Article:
Our Universe Is a Cosmic Mixologist Looking for the Recipe of Life

Creating the conditions of interstellar space in the lab has led to a sweet discovery

The Egg Nebula, as imaged by Hubble, is a protoplanetary nebula with a young star in its core [NASA/ESA]

What do you get if you combine water with methanol and then bombard the mix with radiation? It turns out that the resulting cocktail is where the building blocks for life are found. But these chemicals aren’t bubbling out of the puddles of primordial goo pooling on some alien planet; the cocktail shaker is the frigid depths of interstellar space and the mixologist is the universe.

As described in a new study published on Tuesday in Nature Communications, a team of NASA scientists took what they knew of interstellar space and recreated it in a laboratory experiment. Interstellar space may not seem like a place where the chemistry of life could gain a foothold, but given enough time and the right ingredients, chemical reactions do happen — albeit very slowly. And if there’s one thing the universe has it’s time, and we’re beginning to understand that the cosmos we reside in could be a vast organic experiment.

“The universe is an organic chemist,” said Scott Sandford, a senior scientist in the NASA Ames Astrophysics and Astrochemistry Laboratory and co-investigator of the study. “It has big beakers and lots of time — and the result is a lot of organic material, some of which is useful to life.” 

To see what chemistry might be going on in the void between the stars, the researchers simulated this extreme environment inside a vacuum chamber at Ames that was cooled to near-absolute zero. Inside, they placed an aluminum substance and then added the gaseous mixture of water vapor and methanol, a very common carbon-based molecule that is known to exist throughout our galaxy. Holding the aluminum at such low temperatures caused a frosty layer to form upon it. Then, they irradiated the substance with ultraviolet light — a form of radiation that is abundant in stellar nurseries, for example — and found that some interesting chemical reactions had occurred.

They discovered that a variety of sugar derivatives had formed on the substance — and one of those sugars was 2-deoxyribose. Yes, the same stuff you’d find in deoxyribonucleic acid. That’s the “D” in our DNA.

But this isn’t the first time an essential ingredient for life has been created in the lab while simulating the conditions of interstellar space. In 2009, the same team announced the discovery of uracil in their laboratory experiments — a key component of ribonucleic acid (RNA), which is central to protein synthesis in living systems. Also, in 2016, a French group discovered the formation of ribose, the sugar found in RNA.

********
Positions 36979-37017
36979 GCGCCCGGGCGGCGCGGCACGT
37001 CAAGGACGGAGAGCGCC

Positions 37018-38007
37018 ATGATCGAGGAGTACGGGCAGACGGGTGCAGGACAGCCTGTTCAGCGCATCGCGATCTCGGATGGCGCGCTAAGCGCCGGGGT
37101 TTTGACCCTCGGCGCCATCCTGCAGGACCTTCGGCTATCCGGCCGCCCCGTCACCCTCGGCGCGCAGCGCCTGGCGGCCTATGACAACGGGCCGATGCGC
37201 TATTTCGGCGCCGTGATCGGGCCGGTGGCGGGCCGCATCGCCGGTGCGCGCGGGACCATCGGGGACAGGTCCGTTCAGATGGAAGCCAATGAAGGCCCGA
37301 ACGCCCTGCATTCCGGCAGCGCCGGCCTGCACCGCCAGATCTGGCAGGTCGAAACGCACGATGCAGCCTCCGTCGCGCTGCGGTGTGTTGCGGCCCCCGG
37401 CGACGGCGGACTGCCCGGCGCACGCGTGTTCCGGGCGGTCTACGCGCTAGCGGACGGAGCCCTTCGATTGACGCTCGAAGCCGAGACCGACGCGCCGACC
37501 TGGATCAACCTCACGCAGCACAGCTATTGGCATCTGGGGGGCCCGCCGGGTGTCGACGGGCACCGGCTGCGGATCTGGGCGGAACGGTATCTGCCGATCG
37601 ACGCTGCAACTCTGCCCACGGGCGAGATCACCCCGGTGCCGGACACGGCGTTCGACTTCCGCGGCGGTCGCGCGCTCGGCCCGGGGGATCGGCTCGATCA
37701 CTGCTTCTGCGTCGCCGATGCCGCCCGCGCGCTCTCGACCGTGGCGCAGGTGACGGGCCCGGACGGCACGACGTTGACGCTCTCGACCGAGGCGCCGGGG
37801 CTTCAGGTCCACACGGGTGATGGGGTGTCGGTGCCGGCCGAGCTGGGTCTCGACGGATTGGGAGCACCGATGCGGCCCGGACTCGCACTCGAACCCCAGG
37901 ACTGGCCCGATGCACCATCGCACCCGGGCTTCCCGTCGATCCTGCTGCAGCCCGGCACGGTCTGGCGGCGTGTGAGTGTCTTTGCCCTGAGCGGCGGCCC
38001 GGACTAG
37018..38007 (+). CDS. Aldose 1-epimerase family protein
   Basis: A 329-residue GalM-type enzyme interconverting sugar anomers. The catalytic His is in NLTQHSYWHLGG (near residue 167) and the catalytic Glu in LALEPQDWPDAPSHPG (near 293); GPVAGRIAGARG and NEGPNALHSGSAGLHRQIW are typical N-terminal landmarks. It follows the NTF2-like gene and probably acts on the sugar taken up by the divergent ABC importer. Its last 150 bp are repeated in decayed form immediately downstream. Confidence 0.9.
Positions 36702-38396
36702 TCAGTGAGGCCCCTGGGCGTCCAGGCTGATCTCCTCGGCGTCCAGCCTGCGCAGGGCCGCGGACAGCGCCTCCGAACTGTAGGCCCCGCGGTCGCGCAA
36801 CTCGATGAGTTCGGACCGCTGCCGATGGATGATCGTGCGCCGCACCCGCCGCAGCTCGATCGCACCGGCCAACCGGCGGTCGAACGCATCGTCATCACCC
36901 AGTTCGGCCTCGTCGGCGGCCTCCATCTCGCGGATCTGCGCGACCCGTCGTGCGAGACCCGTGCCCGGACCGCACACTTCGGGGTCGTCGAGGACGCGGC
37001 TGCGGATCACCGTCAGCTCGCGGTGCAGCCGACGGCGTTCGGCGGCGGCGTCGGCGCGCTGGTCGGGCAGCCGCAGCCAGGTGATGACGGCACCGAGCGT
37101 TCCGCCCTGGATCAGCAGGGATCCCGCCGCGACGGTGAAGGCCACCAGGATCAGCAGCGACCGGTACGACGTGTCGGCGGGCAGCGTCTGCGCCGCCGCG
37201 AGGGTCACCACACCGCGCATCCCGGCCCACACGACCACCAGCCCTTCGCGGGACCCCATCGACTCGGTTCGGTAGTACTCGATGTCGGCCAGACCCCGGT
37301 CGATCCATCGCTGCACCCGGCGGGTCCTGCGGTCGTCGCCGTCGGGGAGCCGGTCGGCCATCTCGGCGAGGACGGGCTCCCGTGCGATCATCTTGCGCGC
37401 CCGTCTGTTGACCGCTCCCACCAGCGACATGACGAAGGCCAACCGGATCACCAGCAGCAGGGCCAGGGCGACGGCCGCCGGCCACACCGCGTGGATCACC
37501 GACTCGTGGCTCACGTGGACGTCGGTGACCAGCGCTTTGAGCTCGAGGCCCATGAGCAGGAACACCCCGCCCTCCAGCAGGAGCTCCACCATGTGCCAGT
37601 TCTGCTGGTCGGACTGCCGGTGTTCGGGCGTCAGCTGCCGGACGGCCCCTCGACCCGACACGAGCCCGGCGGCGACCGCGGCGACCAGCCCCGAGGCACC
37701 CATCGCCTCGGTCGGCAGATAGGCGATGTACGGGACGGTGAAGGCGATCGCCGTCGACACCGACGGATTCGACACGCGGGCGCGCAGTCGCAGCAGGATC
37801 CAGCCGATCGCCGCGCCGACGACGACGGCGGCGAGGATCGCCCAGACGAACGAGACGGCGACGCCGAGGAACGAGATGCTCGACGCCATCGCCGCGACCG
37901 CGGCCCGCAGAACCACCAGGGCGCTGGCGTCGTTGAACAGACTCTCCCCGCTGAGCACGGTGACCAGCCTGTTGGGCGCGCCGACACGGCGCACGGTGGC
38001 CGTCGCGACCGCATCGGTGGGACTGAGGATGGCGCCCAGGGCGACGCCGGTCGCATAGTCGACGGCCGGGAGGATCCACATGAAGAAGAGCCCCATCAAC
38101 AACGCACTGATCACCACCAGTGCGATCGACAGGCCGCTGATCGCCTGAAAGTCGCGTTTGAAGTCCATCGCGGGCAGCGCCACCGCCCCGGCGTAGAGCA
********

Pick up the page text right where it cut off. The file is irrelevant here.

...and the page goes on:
“For more than two decades we’ve asked ourselves if the chemistry we find in space can make the kinds of compounds essential to life. So far, we haven’t picked a single broad set of molecules that can’t be produced,” said Sandford in a NASA statement. 

Although these are significant discoveries that provide new insights to how and where the most basic ingredients for life may form, it’s a long way from helping us understand whether or not life is common throughout the universe. But it turns out that some of the coldest spaces in the cosmos could also be the most fertile environments for the formation of a range of chemicals that are essential for life on Earth. It’s not such a reach, then, to realize that the protoplanetary disks surrounding young stars will also contain these chemicals and, as planets form, these chemicals become an intrinsic ingredient in young planets, asteroids and comets. Over four billion years ago, when the planets condensed from our baby Sun’s nebulous surroundings, Earth may have formed with just the right abundance of molecules that form the backbone of DNA and RNA to kick-start the genesis of life on our planet. Or those ingredients were delivered here later in the frozen cores of ancient comets and asteroids.

The building blocks of life are probably everywhere, but what “spark” binds these chemicals in such a way that allows life to evolve? This question is probably well beyond our understanding for now, but it seems that if you give our Cosmic Mixologist enough time to concoct all the chemicals for life, life will eventually emerge from the cocktail.

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